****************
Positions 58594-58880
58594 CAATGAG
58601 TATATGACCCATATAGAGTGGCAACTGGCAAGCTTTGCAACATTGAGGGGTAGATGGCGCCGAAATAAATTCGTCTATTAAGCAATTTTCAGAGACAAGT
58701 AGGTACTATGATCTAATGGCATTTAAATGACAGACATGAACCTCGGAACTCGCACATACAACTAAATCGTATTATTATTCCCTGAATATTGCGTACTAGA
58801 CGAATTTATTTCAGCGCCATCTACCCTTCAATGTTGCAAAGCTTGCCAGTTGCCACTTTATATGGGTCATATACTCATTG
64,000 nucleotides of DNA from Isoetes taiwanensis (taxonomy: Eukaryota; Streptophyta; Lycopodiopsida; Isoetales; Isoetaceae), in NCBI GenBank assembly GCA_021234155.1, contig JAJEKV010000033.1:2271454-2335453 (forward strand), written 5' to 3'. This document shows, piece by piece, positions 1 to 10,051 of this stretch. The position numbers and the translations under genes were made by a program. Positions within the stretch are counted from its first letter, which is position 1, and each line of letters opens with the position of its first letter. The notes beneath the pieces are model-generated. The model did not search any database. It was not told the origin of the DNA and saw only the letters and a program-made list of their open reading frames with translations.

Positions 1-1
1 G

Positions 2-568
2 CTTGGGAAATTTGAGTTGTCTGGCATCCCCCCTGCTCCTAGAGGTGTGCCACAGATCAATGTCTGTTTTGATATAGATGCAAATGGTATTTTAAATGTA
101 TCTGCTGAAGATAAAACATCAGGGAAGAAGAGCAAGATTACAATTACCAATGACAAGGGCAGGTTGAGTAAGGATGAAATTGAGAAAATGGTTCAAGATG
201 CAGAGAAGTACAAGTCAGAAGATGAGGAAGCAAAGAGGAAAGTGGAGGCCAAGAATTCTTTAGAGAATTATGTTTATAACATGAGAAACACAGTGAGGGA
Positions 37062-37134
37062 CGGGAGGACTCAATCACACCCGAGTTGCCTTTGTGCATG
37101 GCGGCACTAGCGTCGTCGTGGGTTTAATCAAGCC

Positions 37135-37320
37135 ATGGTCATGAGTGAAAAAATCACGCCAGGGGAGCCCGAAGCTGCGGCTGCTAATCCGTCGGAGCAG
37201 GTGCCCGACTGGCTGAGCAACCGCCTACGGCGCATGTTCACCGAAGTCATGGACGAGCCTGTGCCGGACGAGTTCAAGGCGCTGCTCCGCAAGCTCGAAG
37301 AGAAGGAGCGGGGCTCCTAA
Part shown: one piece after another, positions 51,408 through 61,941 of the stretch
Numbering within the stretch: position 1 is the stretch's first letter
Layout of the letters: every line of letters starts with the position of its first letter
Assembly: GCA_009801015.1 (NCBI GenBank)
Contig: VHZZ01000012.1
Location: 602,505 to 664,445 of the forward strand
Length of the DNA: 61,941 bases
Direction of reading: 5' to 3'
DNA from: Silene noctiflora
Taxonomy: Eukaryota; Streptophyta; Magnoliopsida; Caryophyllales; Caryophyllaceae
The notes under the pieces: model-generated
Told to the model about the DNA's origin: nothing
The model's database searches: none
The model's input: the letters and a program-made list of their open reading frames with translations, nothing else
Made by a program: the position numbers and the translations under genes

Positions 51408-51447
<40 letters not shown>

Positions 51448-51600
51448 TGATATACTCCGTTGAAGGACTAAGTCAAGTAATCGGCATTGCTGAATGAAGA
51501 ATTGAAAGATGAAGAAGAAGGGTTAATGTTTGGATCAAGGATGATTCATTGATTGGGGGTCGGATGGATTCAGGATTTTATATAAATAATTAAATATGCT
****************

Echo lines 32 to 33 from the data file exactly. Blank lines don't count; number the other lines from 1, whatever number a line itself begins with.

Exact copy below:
The model's database searches: none
The model's input: the letters and a program-made list of their open reading frames with translations, nothing else